It’s not exactly cheap to drive and maintain a car these days. As gas prices waver up and down and salaries fail to keep pace with inflation, it seems we’re all looking for ways to cut costs.
For those of us who drive, auto insurance is a necessary requirement enforced by law. Though we hate paying what we sometimes feel are outrageous premiums, the financial protection we gain from those policies is a trade-off we just can’t live without.
Just ask anyone who’s been involved in an accident lately.
But there is good news. As this mobile society struggles to keep up with increasing costs, auto insurance premiums have finally begun a downward trend.
According to one reliable source, the average auto insurance premium fell almost 2 percent last year, to an average of just over $2,300 per household.
That may not sound like much, but it translates to an average savings of $60 a year.
If you weren’t one of the lucky ones who got a pleasant surprise when your auto insurance policy renewed this year, don’t despair. You can still save money on your premium by following a few simple steps:
Comparison Shop. If you have a good driving record and/or buy a safer car, your premium should go down. Plus, with some companies now charging lower rates, increased competition means better auto insurance rates for you! Take advantage of online marketing services like InsureMe.com to find the best
auto insurance rates from competing insurers.
Find out what your insurance will cost before you buy that new car. Auto insurance companies typically charge more for cars that are expensive to repair or don’t fare well in accidents. So before you drive off that lot, make sure your new car is considered safe, and relatively cheap and easy to repair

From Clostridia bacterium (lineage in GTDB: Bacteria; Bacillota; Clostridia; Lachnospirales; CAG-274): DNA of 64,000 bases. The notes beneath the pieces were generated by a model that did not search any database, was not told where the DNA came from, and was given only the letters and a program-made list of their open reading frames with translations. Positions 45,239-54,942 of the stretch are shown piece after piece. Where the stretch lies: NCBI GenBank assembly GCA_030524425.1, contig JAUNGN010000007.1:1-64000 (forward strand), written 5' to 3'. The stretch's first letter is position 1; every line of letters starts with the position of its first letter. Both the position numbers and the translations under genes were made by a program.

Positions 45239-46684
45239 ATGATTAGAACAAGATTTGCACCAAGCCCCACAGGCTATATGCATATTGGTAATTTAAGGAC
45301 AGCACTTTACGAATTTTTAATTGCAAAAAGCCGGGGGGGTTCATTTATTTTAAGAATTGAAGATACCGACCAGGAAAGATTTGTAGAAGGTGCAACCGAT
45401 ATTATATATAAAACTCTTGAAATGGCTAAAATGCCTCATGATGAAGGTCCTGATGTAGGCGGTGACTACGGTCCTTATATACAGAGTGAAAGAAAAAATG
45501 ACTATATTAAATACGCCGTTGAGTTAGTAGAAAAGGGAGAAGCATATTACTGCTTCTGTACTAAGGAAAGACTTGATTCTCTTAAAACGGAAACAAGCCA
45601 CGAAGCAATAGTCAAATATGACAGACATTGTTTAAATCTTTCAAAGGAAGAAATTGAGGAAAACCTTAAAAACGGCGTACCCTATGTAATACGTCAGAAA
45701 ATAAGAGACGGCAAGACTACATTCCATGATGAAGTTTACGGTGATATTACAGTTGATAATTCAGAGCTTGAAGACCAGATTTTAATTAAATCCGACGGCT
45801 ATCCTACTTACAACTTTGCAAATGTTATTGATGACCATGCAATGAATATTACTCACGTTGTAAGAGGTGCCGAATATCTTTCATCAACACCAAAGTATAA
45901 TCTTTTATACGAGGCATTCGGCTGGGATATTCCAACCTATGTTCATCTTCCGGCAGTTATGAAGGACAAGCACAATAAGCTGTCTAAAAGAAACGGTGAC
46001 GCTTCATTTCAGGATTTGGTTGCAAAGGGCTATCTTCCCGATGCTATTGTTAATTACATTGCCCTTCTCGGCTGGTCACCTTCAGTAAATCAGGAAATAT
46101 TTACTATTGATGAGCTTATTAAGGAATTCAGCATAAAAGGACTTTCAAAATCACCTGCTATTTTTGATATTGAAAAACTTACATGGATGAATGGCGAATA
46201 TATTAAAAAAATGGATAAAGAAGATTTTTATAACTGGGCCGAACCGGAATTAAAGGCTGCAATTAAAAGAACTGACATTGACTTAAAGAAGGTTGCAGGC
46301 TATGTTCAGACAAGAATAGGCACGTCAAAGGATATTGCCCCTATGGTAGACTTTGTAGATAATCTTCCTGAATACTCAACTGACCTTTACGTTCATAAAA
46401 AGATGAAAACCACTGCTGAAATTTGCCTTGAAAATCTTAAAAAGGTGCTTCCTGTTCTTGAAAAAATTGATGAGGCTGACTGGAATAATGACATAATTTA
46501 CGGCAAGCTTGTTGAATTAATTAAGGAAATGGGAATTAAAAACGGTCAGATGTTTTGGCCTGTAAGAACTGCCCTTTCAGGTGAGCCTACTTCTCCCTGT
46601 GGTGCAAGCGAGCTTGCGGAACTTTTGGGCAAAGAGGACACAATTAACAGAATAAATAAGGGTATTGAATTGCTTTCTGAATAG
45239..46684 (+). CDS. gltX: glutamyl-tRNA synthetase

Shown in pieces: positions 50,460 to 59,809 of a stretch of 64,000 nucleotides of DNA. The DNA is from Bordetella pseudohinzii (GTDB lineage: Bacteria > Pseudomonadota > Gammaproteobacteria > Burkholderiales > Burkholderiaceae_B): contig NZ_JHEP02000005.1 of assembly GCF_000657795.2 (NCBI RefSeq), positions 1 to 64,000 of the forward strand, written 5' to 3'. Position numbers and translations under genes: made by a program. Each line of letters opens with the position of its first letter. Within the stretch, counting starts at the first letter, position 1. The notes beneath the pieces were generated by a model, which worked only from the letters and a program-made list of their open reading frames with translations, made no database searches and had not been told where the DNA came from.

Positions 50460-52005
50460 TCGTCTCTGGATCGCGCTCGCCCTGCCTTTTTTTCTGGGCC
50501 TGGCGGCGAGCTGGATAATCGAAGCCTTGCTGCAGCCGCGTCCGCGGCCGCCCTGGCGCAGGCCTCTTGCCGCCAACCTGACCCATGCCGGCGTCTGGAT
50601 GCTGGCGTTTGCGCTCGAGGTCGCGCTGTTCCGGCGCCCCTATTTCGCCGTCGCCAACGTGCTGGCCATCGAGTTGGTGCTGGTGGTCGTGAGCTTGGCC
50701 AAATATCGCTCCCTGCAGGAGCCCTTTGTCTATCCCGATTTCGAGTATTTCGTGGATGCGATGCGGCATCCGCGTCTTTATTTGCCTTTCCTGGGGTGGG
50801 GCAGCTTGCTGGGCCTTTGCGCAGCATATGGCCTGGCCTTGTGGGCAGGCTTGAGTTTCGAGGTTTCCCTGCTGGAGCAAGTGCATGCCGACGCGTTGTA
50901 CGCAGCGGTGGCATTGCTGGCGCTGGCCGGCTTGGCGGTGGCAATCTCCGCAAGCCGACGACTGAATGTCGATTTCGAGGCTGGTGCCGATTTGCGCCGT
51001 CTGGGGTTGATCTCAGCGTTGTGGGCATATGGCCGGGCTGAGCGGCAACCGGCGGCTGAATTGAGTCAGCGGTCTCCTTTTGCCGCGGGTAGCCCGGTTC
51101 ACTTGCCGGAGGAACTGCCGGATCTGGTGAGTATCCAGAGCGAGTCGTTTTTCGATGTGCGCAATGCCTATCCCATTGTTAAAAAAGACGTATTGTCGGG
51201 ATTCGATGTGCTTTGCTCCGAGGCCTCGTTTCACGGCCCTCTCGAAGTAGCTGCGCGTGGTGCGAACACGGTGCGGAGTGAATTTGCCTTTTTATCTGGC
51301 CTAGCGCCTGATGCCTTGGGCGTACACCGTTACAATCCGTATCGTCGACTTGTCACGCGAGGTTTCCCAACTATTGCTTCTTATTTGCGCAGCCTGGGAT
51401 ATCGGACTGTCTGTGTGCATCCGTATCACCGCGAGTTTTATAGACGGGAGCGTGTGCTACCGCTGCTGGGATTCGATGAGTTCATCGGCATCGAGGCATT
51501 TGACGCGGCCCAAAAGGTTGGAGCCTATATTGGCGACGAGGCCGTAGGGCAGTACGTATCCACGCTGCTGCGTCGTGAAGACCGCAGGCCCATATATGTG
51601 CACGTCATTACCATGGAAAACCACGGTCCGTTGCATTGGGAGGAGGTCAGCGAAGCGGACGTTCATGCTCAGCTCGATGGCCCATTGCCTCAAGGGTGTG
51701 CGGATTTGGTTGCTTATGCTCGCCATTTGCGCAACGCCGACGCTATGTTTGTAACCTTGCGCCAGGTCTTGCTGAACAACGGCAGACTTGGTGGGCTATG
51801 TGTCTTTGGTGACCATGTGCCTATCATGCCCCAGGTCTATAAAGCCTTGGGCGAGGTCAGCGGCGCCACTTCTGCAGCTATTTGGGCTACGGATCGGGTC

by your insurer. This will help minimize risk…for both of you!
- Ask your insurer for discounts. These cost-savers can lower your insurance premiums more than you might think:
- Combining two or more cars on one auto insurance policy
- Buying a car with airbags or other safety equipment
- Installing anti-theft devices in your vehicle
- Completing a driver’s education course
- Insuring your home and auto with the same insurer
- Applying for a mature driver discount (for those between 50 and 65)
- Getting good grades (for students under 25)
- Adding or removing a driver from your auto insurance policy
- Replacing an older vehicle with a newer one
- Adding or removing a vehicle from your policy
- Increasing or decreasing the number of miles you drive annually
Talk to your insurer if you encounter any of these situations. Under the right circumstances, you’ll reduce the impact on your wallet–and walk away a few dollars richer!
If you’re looking for ways to counter prices at the pumps–and everywhere else, for that matter–take these tips to heart.